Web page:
I don’t personally care much about what was “miscommunicated” or what was simply changed by SixApart. What I care about is that instead of my previous calculation which brought the licensing fees I would have had to pay to use the new version of Movable Type for my current/ongoing projects to $600, I would now probably manage with the Personal Edition 13 authors license for $150. Mind you, it’s still expensive for me, but it’s not ludicrous anymore.
SixApart have also clarified what they mean by “weblog” in their licensing restrictions: a weblogs is a site powered by Movable Type. If you use 5 different “system weblogs” to make up your site, it’s still just one weblog. I find this pretty reassuring. If the personal license you bought is missing a few authors/weblogs to make you happy, you can add individual licenses for $10 each (per extra author or weblog).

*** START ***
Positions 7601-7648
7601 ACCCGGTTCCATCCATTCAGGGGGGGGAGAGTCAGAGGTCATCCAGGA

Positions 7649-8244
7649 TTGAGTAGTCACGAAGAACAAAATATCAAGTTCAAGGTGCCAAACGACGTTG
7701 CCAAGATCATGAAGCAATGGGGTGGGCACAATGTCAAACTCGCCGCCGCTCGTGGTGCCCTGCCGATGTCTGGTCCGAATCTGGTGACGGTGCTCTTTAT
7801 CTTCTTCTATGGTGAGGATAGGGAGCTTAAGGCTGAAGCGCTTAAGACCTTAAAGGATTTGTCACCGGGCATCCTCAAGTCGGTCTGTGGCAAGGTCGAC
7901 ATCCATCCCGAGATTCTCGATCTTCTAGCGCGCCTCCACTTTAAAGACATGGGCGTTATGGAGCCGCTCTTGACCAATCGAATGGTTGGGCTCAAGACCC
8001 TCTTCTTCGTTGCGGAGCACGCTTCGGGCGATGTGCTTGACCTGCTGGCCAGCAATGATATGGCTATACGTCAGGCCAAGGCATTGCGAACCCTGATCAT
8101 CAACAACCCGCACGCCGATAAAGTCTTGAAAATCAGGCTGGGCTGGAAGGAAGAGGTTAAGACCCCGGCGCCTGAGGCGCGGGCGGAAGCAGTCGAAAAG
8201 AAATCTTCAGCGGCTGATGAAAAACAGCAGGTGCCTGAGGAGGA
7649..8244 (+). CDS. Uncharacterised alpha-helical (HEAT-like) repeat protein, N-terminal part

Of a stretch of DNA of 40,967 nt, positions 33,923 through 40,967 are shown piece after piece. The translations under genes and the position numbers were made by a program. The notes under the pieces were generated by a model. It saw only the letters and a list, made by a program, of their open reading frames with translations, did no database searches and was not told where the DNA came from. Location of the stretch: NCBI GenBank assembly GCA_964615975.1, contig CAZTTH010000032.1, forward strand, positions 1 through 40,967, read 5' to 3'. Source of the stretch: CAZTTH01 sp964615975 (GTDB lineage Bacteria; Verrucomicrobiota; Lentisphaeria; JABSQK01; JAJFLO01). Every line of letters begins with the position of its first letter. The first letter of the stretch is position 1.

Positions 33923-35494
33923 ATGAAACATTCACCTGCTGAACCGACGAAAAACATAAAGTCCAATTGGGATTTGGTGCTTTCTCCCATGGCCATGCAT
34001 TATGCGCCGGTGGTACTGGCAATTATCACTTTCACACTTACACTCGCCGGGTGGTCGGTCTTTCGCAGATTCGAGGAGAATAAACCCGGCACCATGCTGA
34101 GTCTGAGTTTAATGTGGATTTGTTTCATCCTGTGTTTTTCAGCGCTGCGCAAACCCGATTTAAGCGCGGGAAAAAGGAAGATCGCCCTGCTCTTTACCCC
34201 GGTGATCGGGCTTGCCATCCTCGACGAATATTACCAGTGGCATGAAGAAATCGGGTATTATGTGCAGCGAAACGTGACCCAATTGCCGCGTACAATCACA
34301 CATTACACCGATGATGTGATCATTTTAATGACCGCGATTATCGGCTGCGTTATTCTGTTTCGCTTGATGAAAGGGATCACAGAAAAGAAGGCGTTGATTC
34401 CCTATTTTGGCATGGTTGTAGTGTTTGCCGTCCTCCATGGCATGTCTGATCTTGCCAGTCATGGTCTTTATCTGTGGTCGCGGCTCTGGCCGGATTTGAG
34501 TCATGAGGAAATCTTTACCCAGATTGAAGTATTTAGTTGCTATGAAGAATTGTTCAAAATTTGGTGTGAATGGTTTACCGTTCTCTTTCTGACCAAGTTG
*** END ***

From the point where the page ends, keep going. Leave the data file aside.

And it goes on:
What am I going to do? Since the uproar yesterday, I’ve been doing two things: waiting for the dust to settle (and trust me, there is still a lot of it in the air) and, like others, looking pretty closely at WordPress.
When I left Blogger at the beginning of this year, Ihad been nastily tempted by WordPress. I had given up on it at the time because it was lacking a few functionalities I wanted, MT being a more mature application. Things have changed now, and between the hierarchical categories, the bunch of really sexy CSS templates, and the fact that I can find the development team on Freenode (not even mentioning that WordPress is completely free), it is a very attractive alternative to MT for me.
- Searching For a New Theme For Climb to the Stars [en] (2010)
- Cheese Sandwich Blog [en] (2005)
- Rebirth of the Book Project [en] (2011)
- Switch to Movable Type [en] (2004)
- Split Identity Crisis [en] (2005)
- A Brief Update [en] (2004)
- Tags and Categories are not the Same! [en] (2006)
- Scripts for a WordPress Weblog Farm [en] (2004)
- Office vs. Errand Days [en] (2009)
- Dear Apple [en] (2006)